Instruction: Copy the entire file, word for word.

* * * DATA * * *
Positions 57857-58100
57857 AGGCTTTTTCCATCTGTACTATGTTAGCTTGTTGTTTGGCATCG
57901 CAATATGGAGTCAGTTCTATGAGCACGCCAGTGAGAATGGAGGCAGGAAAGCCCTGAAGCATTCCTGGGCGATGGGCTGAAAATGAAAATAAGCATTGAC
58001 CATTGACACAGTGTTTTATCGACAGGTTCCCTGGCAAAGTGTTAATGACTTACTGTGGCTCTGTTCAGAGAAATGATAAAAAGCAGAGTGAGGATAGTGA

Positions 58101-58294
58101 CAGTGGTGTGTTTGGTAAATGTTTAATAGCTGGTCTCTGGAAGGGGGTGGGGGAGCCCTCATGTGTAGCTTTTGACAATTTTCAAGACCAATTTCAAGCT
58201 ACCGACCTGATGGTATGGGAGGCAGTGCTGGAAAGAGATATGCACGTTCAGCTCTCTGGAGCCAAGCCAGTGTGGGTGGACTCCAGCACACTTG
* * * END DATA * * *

Positions 57857-58100
57857 AGGCTTTTTCCATCTGTACTATGTTAGCTTGTTGTTTGGCATCG
57901 CAATATGGAGTCAGTTCTATGAGCACGCCAGTGAGAATGGAGGCAGGAAAGCCCTGAAGCATTCCTGGGCGATGGGCTGAAAATGAAAATAAGCATTGAC
58001 CATTGACACAGTGTTTTATCGACAGGTTCCCTGGCAAAGTGTTAATGACTTACTGTGGCTCTGTTCAGAGAAATGATAAAAAGCAGAGTGAGGATAGTGA

Positions 58101-58294
58101 CAGTGGTGTGTTTGGTAAATGTTTAATAGCTGGTCTCTGGAAGGGGGTGGGGGAGCCCTCATGTGTAGCTTTTGACAATTTTCAAGACCAATTTCAAGCT
58201 ACCGACCTGATGGTATGGGAGGCAGTGCTGGAAAGAGATATGCACGTTCAGCTCTCTGGAGCCAAGCCAGTGTGGGTGGACTCCAGCACACTTG